Updated on 09/17/2011 10:07PM

Money's good, prestige better


SUNLAND PARK, N.M. - Bill Casner stood in the Sunland Park winner's circle on Saturday afternoon as the dying sun bathed the nearby Franklin Mountains in a deep adobe glow. Casner gazed into the distance, toward his native El Paso, then turned his attention to the crowd of more than 15,000 packing the small-scale Sunland Park grandstand behind him.

"This place was dead and didn't know it," Casner said. "For years and years, they never did a dollar's worth of capital improvements. And now look at it. To be able to host a crowd like this on a day like this, it's pretty amazing."

Casner could have called it a miracle and gotten no argument. Once a border town backwater on the North American racing landscape, with a purse distribution that had trouble hitting $20,000 a day, the little track by the Rio Grande has muscled its way into the national consciousness on the shoulders of a bustling casino and events like the $500,000 WinStar Derby and its companion, the $250,000 WinStar Oaks.

Sponsored by Casner's WinStar Farm, the pricey twin bill is backed to the hilt by Sunland Park's high-rolling owner, Stan Fulton, who puts up about $350,000 of the total Derby purse. In just three quick years the race has become the darling target of owners and trainers with 3-year-olds who have yet to prove themselves candidates for the more traditional Kentucky Derby preps.

Thor's Echo, the winner of this year's WinStar Derby, is a case in point. He was purchased in late January by Royce Jaime and Pablo Suarez after winning his maiden race at Santa Anita, with the WinStar Derby in mind. Trainer Doug O'Neill correctly figured the toughest 3-year-olds in the mix would be running in either the Florida Derby on the same day, or the cluster of major preps a week later, which includes Saturday's $750,000 Santa Anita Derby.

"I hope the WinStar does become a graded race," said O'Neill, who also won the Oaks with Cee's Irish. "The irony is, if it was a graded race, the competition would have been a lot tougher and Thor's Echo might not have won. Still, Mr. Fulton has put a lot into this place, and he certainly deserves to have a race with graded prestige. There were more people here today than there are most days at Santa Anita."

Fulton took ownership of Sunland Park from his former company, Anchor Gaming, upon his retirement as chairman of the Anchor Gaming board in 1997. At the time, video poker machines at New Mexico tracks were part of a bill legalizing Indian casinos. With Fulton leading the way, Sunland's first slots were up and running in 1999. In 2001, when the competition at the Tigua tribe's Speaking Rock Casino just east of El Paso was closed by the Texas attorney general, Sunland's foreseeable future was assured.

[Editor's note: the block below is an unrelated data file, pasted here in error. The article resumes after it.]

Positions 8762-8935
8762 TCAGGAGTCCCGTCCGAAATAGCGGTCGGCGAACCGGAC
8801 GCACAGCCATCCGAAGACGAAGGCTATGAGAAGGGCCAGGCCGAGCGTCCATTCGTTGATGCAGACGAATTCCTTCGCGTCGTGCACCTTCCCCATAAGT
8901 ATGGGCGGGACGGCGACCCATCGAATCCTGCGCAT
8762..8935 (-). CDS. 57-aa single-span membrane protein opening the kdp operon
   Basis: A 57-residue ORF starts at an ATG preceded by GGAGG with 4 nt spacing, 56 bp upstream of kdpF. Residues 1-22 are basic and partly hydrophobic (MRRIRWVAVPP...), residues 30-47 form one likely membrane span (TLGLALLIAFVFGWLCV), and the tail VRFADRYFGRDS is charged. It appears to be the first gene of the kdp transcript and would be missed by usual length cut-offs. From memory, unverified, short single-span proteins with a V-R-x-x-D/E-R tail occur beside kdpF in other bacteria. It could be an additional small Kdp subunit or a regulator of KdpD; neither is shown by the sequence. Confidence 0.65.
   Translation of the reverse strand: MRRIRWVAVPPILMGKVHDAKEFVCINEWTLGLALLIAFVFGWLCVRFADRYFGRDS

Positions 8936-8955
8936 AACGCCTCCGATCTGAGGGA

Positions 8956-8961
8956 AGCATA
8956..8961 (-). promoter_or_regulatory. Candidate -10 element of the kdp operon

Sunland's average purse distribution now exceeds $200,000 a day for its five-month meet, running from November to early April. The track facilities have been renovated - many for the first time since it was built in 1959 - with an easy flow from casino to grandstand for those patrons so inclined.

"Going from purses of $30,000 a day in 1999 to where we are now is a racing secretary's dream," said Norm Amundson, who has held the post at Sunland for 10 years. "At the same time, things change. It used to be, if a guy didn't get in a race it was no big deal. Now, if they don't get in, or a race doesn't go, they can get pretty upset because of the money involved."

Now that Sunland is doing its part to nurture New Mexico's racing and breeding business, Fulton sees no reason why it can't have a national impact as well, at least on the Kentucky Derby trail in the form of the WinStar Derby. If Fulton gets his wish, that will happen real soon, or he'll know the reason why.

"The derby will be worth $600,000 next year, and I honestly don't see how it's possible that it won't be a Grade 3," Fulton said last Saturday, as he watched one of his horses being saddled for an event on the Derby undercard.

If the WinStar Derby is to attain Grade 3 ranking, it must satisfy the American Graded Stakes Committee of the Kentucky-based Thoroughbred Owners and Breeders Association that it belongs. There is a subjective element to the ratings, but the surest way to be graded is for horses who have run in the WinStar to go on to run well in other graded stakes around the nation.

The other way is for horses who have already racked up graded stakes credentials to show up for the WinStar. Their mere presence helps a race make the grade. Unfortunately, this time of year the greatest lure for 3-year-olds is purse money in graded races, which can help them get into an overfilled Kentucky Derby field.

For his part, Fulton doesn't really care how it happens, as long as it happens.

"Let's put it this way," he said. "If it doesn't get graded, it is definitely in jeopardy."

Having never sat across the green felt from Fulton, there was no way to know if he was bluffing or not. Based on what he has accomplished at Sunland Park, however, the smart money would be on "not."